Green jobs are good; green careers are better 

Green careers can come from the end of a caulk gun. Here’s how it can be done.

Investing in energy efficiency is good business. Lowering the “energy intensity” of business operations increases profits and creates jobs. Japan and Europe have half the level of energy intensity as the U.S. In a competitive world, this matters.

In California, the AB32 climate legislation counts on energy efficiency and green building measures to deliver 52 of 174 million metric tons of carbon reduction by 2020. Thus, energy efficiency may be a great place to start figuring out what green jobs mean, and how to then create green careers.

When utilities offer rebates toward the purchase of energy-saving technologies, those programs usually stop and start, limiting opportunities for long-term jobs. These program cycles have fostered “gypsy”-type companies that chase rebate programs from place to place, and who minimize costs by using a strict “eat what you kill” productivity/reward management approach.

These are, indeed, green jobs. They can pay a lot and they should. The installation of caulk, insulation, new refrigeration or solar panels usually is tough and demanding physical work.

A green career can be the same tough and demanding physical work, except with the distinction that comes with long-term

The “markers” for a green career are things like health insurance, 401(k) plans, and vacation and sick pay. Gypsy companies chasing energy efficiency rebates don’t stand a chance of delivering those rewards, but there’s a proven way to bridge that gap and help deliver the 52 million tons of AB32-mandated sustainability. That way is utility financing.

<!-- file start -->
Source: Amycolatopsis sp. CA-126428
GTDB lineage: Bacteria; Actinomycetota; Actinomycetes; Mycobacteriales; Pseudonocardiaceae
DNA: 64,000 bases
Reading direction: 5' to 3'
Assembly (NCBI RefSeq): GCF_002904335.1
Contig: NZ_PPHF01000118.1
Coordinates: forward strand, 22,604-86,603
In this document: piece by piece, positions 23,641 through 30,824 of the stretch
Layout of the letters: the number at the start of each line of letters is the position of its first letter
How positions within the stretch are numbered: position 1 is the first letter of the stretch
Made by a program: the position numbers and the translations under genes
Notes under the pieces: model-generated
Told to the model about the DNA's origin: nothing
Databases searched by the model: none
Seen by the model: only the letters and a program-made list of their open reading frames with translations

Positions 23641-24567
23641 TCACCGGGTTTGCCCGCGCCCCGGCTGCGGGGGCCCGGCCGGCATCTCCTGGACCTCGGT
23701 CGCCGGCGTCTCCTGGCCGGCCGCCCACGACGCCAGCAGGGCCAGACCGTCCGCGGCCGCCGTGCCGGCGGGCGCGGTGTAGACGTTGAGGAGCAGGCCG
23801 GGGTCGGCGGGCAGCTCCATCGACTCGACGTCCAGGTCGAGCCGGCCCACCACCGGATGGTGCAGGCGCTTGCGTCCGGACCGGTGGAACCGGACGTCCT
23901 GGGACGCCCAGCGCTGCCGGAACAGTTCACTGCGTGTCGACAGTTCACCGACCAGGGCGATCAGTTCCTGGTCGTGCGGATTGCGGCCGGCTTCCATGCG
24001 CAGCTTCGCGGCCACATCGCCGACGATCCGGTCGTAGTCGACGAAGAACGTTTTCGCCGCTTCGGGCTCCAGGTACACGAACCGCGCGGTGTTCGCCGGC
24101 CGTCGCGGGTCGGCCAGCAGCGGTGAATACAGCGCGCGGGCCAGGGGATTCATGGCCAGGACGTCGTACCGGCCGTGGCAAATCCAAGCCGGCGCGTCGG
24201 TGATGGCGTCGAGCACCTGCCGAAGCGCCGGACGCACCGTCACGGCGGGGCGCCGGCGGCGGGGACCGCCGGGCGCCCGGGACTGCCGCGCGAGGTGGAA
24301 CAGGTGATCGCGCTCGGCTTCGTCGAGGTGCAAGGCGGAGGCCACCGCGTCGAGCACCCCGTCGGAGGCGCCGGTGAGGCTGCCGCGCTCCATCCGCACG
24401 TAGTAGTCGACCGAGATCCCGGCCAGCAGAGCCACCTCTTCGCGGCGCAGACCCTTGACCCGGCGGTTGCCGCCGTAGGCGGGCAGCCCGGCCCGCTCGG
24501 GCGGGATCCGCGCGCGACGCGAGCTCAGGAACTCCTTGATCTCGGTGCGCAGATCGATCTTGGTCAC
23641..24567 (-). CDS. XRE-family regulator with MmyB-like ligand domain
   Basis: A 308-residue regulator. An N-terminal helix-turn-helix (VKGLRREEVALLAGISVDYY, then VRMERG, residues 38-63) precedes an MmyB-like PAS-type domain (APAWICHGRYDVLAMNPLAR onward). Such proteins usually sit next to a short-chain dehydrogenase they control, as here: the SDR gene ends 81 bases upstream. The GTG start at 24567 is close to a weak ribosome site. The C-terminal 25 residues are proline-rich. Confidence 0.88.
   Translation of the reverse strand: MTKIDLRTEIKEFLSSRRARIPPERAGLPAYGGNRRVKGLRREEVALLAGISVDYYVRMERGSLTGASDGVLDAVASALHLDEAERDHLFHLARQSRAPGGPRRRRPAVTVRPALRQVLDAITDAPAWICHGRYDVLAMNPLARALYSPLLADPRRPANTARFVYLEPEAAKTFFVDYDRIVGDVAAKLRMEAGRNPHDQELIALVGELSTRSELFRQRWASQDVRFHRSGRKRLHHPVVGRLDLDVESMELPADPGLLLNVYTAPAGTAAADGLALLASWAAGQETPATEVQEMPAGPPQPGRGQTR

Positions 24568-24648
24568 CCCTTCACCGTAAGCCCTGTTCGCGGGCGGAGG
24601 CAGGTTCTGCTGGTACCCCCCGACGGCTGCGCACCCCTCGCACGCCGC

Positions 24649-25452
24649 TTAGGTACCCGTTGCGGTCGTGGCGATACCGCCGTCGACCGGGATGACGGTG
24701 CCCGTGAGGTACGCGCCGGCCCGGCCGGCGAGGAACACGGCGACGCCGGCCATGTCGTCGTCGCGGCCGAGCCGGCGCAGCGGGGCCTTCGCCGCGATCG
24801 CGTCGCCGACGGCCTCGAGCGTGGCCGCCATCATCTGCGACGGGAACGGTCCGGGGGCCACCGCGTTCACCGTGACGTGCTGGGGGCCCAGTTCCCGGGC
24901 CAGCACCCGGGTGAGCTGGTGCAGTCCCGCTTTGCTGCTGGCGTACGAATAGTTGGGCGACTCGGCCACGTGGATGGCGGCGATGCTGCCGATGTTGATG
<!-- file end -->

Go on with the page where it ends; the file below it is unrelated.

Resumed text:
Utility financing programs help foster more accountable and stable contractor relationships with utilities so energy efficiency programs can do what they are designed for, which is to help deliver energy efficiency as effectively as those utilities deliver energy.

Because measuring what makes the meter run backward is more difficult than when the energy is delivered, consumers, like small businesses, can’t know what they are investing in, so they often just don’t. Cash-flow concerns are often cited as a reason.

A recent television presentation by PBS on the “governor’s gamble” with climate legislation noted just this problem. A California mattress manufacturer was quoted as being concerned with their utility costs rising from $4,000 a month to perhaps $5,000.

“We don’t have the funds to invest in the energy efficiency to lower those costs,” the manufacturer said.

They were mistaken. One site for that company is located in the SDG&E service territory. What that company did not know is that SDG&E offers something called on-bill financing, which is utility financing for energy efficiency improvements at zero percent interest. To qualify, the utility customer must pass simple credit requirements. The loan amount must be more than $5,000 and any project that SDG&E provides rebates for is eligible.

All California utilities will soon offer the same financing. Plus, an exciting addition to what the utilities offer is financing by local governments using property tax liens as a way to secure efficiency and renewable investments. Like OBF, the loan payments are paid for through the savings. California was just awarded and issued funds to support various PACE revolving loan pools repaid through efficiency — perhaps not your worst example of the stimulus funds at work.

Here’s the jobs payoff: It turns out that a stable access to capital mechanism can be the key to stabilizing energy efficiency programs, contractors and, thus, communities.

No more chasing programs means small contracting companies can grow steadily and sustainably, and the employees of those companies are able to raise families where health is protected, savings can be accumulated and every kid gets at least one trip to Disneyland.

That’s where there’s the biggest payoff: Green jobs can become green careers. Small companies can grow sustainably, and that means more profits for small businesses, and savings from energy efficiency that we can count on.

It’s good business, plain and simple. 

Hank Ryan is executive director of Small Business California, a nonprofit advocacy organization.

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Staff Report

Staff Report

A daily newspaper covering San Francisco, San Mateo County and serving Alameda, Marin and Santa Clara counties.
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